Thursday, June 16, 2011

Review: The Witch of Babylon by D J McIntosh

Click here to read the book description.

Available at Amazon, Chapters, Penguin

I received The Witch of Babylon from Bronwyn at Penguin Canada, and was very excited to get started reading it. I was most curious to read about the history of Mesopotamia and the related areas that were described in the book description.

True to its word, it was chock full of interesting tidbits that I had no idea about. What also impressed me were the ties that these cultures had or are asserted by the author in this novel. References to books in the Bible and Greek mythological people are only two elements that made the history more understandable to me, through the associations and quotes provided.

I have to admit, a few times throughout, I was a bit confused by what was going on. I will share this with the author as partly my own fault, having taken lots of cold meds while reading. But, I was little confounded by John's motivation in leading Rap into that trap....I may have missed something there; I'm really not sure. Also, the code that John was working so hard to solve was lost on me throughout, as so many variations were mentioned; I never really understood how he worked it out in the end. Again, I blame this mostly on the head cold.

It was the chase for the code clues that kept me engrossed initially, particularly with pictoral aids along the way (call me crazy, but I do enjoy pictures, even in very grown up books!) This seemed an almost interactive feature, for the reader to participate as the story moves along. I sat for a while trying to figure out the 'magic box' from Albrecht Dürer's Melencolia I (I found 29 of the 86 ways to get 34!). Alas, too much of the information was stuck in John's head or sourced from the other characters for me to feel like I was partially responsible for unravelling the mystery.

All in all, this was a truly exciting book with so many of the elements I like. I look forward to reading more of this trilogy, but also really want to read The Witch of Babylon again (sans head cold) and really absorb the history, mythology, and wonder that is illustrated here. I think this is a starting point for further learning (for me) into ancient and present Middle East culture.

I'm also happy to be able to share a short excerpt from Chapter One of The Witch of Babylon:
Of all its chambers my favorite was one I called the vanishing room. A large, open rectangle on the top floor, to a boy it looked immense. Two huge mirrors hung on facing walls. If I stood dead center between them I could see myself telescope away to nothing. When I tired of those solitary games I’d run out through the kitchen to the back garden, a jungle of trees and overgrown shrubs. I’d sharpen sticks and tie lengths of string to make bows and arrows then lie in wait for a Cyclops to charge out from the bushes or a giant to swing down from a tree.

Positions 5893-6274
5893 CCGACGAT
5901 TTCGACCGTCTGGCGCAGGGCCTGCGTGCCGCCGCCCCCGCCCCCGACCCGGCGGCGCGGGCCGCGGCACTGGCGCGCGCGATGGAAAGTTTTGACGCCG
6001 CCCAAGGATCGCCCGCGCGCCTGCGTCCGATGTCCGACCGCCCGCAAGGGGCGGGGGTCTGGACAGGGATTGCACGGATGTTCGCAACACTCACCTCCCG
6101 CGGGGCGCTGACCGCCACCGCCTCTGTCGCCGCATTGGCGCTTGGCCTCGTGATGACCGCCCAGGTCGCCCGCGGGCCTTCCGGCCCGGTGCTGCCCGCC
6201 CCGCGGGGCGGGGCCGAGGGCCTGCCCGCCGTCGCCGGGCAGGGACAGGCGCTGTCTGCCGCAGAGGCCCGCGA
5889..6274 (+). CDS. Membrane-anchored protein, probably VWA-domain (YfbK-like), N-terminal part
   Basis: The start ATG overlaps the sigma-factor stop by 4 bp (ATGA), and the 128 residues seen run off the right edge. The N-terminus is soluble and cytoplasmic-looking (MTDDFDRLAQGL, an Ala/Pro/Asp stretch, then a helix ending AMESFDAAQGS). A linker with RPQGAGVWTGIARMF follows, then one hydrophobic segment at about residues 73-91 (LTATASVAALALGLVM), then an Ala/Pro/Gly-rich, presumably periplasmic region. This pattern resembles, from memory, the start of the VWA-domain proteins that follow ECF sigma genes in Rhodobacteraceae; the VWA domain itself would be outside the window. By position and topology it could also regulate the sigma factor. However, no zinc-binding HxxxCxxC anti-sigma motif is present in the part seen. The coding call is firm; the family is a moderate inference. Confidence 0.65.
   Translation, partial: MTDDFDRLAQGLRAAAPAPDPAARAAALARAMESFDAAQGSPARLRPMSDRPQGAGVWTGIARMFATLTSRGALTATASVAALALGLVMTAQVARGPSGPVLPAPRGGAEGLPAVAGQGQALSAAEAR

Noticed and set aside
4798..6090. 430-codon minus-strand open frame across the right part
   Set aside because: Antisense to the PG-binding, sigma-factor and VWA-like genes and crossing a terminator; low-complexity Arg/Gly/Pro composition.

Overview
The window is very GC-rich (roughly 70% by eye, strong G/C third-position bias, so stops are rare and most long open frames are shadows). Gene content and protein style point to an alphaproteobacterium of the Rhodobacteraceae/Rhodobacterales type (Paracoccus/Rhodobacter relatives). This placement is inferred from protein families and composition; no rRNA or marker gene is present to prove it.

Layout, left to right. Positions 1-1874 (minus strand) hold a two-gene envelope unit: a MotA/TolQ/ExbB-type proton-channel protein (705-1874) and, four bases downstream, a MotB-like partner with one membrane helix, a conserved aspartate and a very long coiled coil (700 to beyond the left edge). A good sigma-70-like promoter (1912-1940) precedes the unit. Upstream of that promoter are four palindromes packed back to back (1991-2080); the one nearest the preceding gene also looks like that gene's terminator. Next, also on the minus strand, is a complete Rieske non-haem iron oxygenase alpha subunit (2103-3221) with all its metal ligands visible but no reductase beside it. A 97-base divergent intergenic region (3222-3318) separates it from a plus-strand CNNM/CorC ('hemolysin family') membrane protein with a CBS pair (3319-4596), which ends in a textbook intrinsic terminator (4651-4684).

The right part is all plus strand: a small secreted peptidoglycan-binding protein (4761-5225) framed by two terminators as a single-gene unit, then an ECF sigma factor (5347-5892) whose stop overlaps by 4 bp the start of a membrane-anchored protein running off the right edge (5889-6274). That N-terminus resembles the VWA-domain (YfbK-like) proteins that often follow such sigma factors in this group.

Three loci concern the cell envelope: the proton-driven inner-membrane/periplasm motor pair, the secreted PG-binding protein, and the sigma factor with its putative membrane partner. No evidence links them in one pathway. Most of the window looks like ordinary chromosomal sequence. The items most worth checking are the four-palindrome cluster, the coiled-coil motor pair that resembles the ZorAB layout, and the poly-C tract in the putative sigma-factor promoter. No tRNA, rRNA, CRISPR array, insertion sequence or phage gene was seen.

Even these innocent recollections seemed tainted now by
Samuel’s death.
   By the time I walked into the party, only the serious hangers-on were left. Among them, Professor Colin Reed had zeroed in on a woman with white-blond hair and china-blue eyes who I assumed had just graduated and was therefore fair game. Tight pants and a clingy silk shirt showed off her firm, fit body.
   Reed headed off, to get drinks I assumed. As I was looking
around for Hal she caught my eye. I sent her a smile back.
   “I’m Eris,” she said when we were close enough to hear each
   “John Madison.” She moved a little nearer to me.
   “Are you with the bride’s or the groom’s party?” I asked.
I noticed her eyes widen when she laughed. They were a mesmerizing blue, so intense I wondered whether she used those contacts that enhance eye color. “Yeah, it’s funny,” she said. “Sometimes these university parties do seem as deadly as your second cousin
once removed’s wedding.”
   “You’re at NYU?”
   “No, an MIT grad. You?”
   “Columbia. But some time ago. Hal and I go way back. We’re childhood friends and lately, business associates.”
   “Isn’t he a professor?”
   “Yes. I’m an art dealer. He’s sold some art objects through me.”
  “An art dealer. That’s exotic. You must be a millionaire then.” She chuckled to show this was just a tease.

You can check out the other stops on the blog tour with these links:

Just a Lil Lost  June 13
The Literary Word  June 14
Teresa’s Reading Corner  June 15
My Ever Expanding Library (That's me!) June 16
Serendipitous Readings  June 17
Let's Book It  June 20
A Bookworm's World  June 21
Evie Bookish  June 22
Lost for Words  June 23
Snowdrop Dreams of Books  June 24


Chrystal said...

I really liked this book too. My review will be coming up on the final day of the tour. :)

Jackie said...

@Chrystal - I'll be sure to check it out. Despite being beaten up, chased and what have you, John Madison seems to have, a pretty exciting life, right?

Melissa (My words and pages) said...

I've never seen this one around yet. Hm, interesting. Thanks for the review!

Jackie said...

@Melissa - I'm not sure if it's available elsewhere yet; the author is Canadian. I think it will be seeing more exposure soon though :-)

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